That plot that seems “classic” because it has seen service in so many screen classics can function only if we regret the old way of life that is passing; if we can’t—and it’s pretty hard to get nostalgic about the Mafia—we are numbed by a tired old story that just gets in the way of what is interesting and new in the movie. Robert Warshow, in his famous analysis of the gangster hero, said that it wasn’t relevant “to point out that most Americans have never seen a gangster,” and that “what matters is that the experience of the gangster as an experience of art is universal to Americans.” I think it is relevant that most Americans have never seen gangsters, because although we don’t see them we know they’re there, and those early movies showed us how these people we didn’t see operated. The Western’s heroes were legendary, mythic, but the gangster movies were set in the present. In action films we got to see logging and mining and whaling and railroad building and drilling for oil, and in the gangster films we got to see how illegitimate business worked. And because crime is hidden from us, and far more difficult to see than ordinary industrial processes, the fictionalized accounts in the movies had the excitement of revelation. We saw how gangsters terrified small shopkeepers into paying protection, how they transported liquor during Prohibition, how they ran night clubs and prostitution, how they bribed police and worked with politicians, how they fought each other for control of territories and spread their spheres of influence. Naïvely dramatized though the early gangster movies were, they had—what the Westerns lacked—the excitement of urban contemporaneity; they showed us the dark side of democratic ambition, and the nightmare city with the network of crime like a sewer system that didn’t drain. Warshow may possibly have exaggerated our psychological involvement with the imaginary gangster—“the tragic hero”—and underestimated (or not been concerned with) our curiosity and anxiety about criminal life.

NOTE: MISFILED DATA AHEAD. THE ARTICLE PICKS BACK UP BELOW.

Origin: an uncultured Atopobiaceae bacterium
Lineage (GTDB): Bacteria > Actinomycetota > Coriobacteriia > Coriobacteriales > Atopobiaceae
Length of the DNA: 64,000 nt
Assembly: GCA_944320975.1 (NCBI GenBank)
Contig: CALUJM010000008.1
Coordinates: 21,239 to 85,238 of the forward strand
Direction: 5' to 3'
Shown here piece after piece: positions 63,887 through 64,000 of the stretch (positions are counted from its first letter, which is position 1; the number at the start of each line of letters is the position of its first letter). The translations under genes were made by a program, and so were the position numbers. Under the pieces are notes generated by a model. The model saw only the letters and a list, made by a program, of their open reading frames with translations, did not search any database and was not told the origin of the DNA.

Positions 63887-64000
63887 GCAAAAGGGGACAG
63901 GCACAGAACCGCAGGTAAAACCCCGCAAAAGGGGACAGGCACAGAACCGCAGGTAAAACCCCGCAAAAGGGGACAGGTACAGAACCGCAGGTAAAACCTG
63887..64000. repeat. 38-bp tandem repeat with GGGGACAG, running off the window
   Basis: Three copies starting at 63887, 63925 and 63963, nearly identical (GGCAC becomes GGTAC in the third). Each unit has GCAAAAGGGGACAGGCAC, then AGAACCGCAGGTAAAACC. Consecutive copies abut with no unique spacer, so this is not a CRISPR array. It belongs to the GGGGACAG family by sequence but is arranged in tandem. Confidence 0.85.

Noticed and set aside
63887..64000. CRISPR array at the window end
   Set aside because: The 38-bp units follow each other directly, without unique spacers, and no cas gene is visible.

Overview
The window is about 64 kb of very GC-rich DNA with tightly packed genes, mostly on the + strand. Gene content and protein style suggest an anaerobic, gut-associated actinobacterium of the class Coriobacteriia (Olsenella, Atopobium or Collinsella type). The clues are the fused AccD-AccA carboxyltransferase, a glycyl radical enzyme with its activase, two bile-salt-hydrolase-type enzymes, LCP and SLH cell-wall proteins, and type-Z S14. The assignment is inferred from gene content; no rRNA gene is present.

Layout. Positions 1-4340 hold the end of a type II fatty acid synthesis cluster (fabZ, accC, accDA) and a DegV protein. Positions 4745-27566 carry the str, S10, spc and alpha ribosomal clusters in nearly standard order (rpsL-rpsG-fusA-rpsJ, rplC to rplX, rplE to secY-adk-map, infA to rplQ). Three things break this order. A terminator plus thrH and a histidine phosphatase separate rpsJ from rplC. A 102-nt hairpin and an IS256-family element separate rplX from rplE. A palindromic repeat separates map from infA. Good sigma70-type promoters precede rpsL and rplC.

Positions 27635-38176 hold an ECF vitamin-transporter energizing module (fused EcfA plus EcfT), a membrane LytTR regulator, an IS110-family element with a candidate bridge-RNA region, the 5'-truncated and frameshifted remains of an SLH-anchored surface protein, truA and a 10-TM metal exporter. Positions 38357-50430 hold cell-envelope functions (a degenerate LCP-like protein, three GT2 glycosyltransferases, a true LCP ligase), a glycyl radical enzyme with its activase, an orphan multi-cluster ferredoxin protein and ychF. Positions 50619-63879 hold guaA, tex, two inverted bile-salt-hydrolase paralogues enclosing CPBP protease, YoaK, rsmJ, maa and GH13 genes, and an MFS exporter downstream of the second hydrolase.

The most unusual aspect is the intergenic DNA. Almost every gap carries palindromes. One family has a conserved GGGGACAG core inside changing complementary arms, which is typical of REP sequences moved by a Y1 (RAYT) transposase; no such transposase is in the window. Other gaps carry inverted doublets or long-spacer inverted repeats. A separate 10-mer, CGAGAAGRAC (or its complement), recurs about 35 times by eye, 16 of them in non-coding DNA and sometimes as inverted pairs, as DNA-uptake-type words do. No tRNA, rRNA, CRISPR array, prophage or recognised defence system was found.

THE BROTHERHOOD underestimates our curiosity, too—it gives us too many conventional movie situations and too little of the new business of crime. It’s interesting to see that gangsters at home live by traditional values when this is contrasted with what they do outside the home; when there isn’t any contrast, it’s merely banal. We cared about Rico or Tony or Tom not because he loved his mother or sister but because we saw what he did to become a big shot; we saw what defined him as a gangster and what a life of crime meant. THE BROTHERHOOD is conscientious in its portraits of the old-timers playing boccie and of Frank the family man, but although little bells ring in our heads at each “insight” and tiny lights flash for the “nice details,” each scene seems to be an obligatory scene that we have to get through. And when we finally get away from the “human” side of a gangster’s life and see Frank at his union office, what does he do? He phones his brother. This gangster movie starves to death for lack of contemporaneity in the business of gangsterism. Movies are neglecting what they took over from the novel—our interest in the life about us—and they’re not giving us the material in which the plots were grounded. The new investment plans that Frank recoils from are contemporary documentation that could be more exciting than the movies about international spy systems and evil geniuses—documentation that makes America seem more of a paranoid vision than Transylvania ever did. The syndicate proposes buying into electronics firms that are crucial for national defense, and, of course, since it will control the unions, it can eliminate competition. This makes contact with the world we live in as surely as Scarface throwing his “pineapples” did; it is, in fact, the same ruthlessness carried from the local to the national level. Were those who made the movie afraid of boring us with more data, or did they recoil, too? Is that why they tell us so little and show us even less? My guess is that Carlino intended to make the plot work on the plane of irony—that his point was that we might well feel nostalgic about an assassin like Frank when we got a whiff of his successors. But any hope of irony is destroyed by a sentimental, juicy, big-star performance by Kirk Douglas (who produced the picture), and by Martin Ritt, who directed, cloddishly, for a tragic last-of-the-gangsters effect. Their conventional approach obscures the wicked joke that might have split the surface and forced us to laugh as the spectre of the new racketeers manipulating the nation made the old Mafia of terror and revenge seem rather endearing.